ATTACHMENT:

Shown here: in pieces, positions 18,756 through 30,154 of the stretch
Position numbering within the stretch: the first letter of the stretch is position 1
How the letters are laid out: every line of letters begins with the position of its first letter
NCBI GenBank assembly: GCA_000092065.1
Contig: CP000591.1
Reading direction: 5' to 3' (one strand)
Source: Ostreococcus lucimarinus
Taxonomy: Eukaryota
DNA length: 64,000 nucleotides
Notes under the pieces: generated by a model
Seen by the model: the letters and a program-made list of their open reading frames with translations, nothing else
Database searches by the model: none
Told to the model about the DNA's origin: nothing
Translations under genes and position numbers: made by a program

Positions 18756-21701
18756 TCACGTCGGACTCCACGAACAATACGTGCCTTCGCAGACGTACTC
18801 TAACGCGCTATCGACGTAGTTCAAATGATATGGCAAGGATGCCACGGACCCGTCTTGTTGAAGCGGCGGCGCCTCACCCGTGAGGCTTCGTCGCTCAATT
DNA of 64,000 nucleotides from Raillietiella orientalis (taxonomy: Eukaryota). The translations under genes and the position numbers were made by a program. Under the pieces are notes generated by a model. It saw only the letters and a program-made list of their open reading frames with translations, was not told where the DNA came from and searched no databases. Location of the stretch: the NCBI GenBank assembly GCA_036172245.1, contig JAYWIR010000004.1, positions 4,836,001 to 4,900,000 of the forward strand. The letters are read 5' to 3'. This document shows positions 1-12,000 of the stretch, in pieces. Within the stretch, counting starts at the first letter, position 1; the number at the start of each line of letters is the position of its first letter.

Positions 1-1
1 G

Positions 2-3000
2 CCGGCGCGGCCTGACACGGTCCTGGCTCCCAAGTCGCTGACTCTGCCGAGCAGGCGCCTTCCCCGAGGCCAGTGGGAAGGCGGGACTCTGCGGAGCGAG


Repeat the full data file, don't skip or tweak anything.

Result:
Shown here: in pieces, positions 18,756 through 30,154 of the stretch
Position numbering within the stretch: the first letter of the stretch is position 1
How the letters are laid out: every line of letters begins with the position of its first letter
NCBI GenBank assembly: GCA_000092065.1
Contig: CP000591.1
Reading direction: 5' to 3' (one strand)
Source: Ostreococcus lucimarinus
Taxonomy: Eukaryota
DNA length: 64,000 nucleotides
Notes under the pieces: generated by a model
Seen by the model: the letters and a program-made list of their open reading frames with translations, nothing else
Database searches by the model: none
Told to the model about the DNA's origin: nothing
Translations under genes and position numbers: made by a program

Positions 18756-21701
18756 TCACGTCGGACTCCACGAACAATACGTGCCTTCGCAGACGTACTC
18801 TAACGCGCTATCGACGTAGTTCAAATGATATGGCAAGGATGCCACGGACCCGTCTTGTTGAAGCGGCGGCGCCTCACCCGTGAGGCTTCGTCGCTCAATT
DNA of 64,000 nucleotides from Raillietiella orientalis (taxonomy: Eukaryota). The translations under genes and the position numbers were made by a program. Under the pieces are notes generated by a model. It saw only the letters and a program-made list of their open reading frames with translations, was not told where the DNA came from and searched no databases. Location of the stretch: the NCBI GenBank assembly GCA_036172245.1, contig JAYWIR010000004.1, positions 4,836,001 to 4,900,000 of the forward strand. The letters are read 5' to 3'. This document shows positions 1-12,000 of the stretch, in pieces. Within the stretch, counting starts at the first letter, position 1; the number at the start of each line of letters is the position of its first letter.

Positions 1-1
1 G

Positions 2-3000
2 CCGGCGCGGCCTGACACGGTCCTGGCTCCCAAGTCGCTGACTCTGCCGAGCAGGCGCCTTCCCCGAGGCCAGTGGGAAGGCGGGACTCTGCGGAGCGAG